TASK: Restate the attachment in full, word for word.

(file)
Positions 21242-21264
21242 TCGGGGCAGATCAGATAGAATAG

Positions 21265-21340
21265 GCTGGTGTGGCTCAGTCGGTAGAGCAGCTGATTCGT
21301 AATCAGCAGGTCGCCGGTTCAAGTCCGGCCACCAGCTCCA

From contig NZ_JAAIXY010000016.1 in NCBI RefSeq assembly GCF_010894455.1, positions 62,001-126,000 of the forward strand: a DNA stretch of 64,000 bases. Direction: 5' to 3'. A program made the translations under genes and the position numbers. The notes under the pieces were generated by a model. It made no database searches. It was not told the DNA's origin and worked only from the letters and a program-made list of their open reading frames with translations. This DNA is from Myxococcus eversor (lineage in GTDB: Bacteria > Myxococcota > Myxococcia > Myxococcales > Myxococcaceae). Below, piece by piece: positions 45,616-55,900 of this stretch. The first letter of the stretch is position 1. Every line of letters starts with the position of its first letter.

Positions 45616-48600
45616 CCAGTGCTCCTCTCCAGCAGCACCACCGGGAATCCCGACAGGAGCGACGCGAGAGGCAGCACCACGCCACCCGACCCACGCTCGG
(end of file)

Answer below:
Positions 21242-21264
21242 TCGGGGCAGATCAGATAGAATAG

Positions 21265-21340
21265 GCTGGTGTGGCTCAGTCGGTAGAGCAGCTGATTCGT
21301 AATCAGCAGGTCGCCGGTTCAAGTCCGGCCACCAGCTCCA

From contig NZ_JAAIXY010000016.1 in NCBI RefSeq assembly GCF_010894455.1, positions 62,001-126,000 of the forward strand: a DNA stretch of 64,000 bases. Direction: 5' to 3'. A program made the translations under genes and the position numbers. The notes under the pieces were generated by a model. It made no database searches. It was not told the DNA's origin and worked only from the letters and a program-made list of their open reading frames with translations. This DNA is from Myxococcus eversor (lineage in GTDB: Bacteria > Myxococcota > Myxococcia > Myxococcales > Myxococcaceae). Below, piece by piece: positions 45,616-55,900 of this stretch. The first letter of the stretch is position 1. Every line of letters starts with the position of its first letter.

Positions 45616-48600
45616 CCAGTGCTCCTCTCCAGCAGCACCACCGGGAATCCCGACAGGAGCGACGCGAGAGGCAGCACCACGCCACCCGACCCACGCTCGG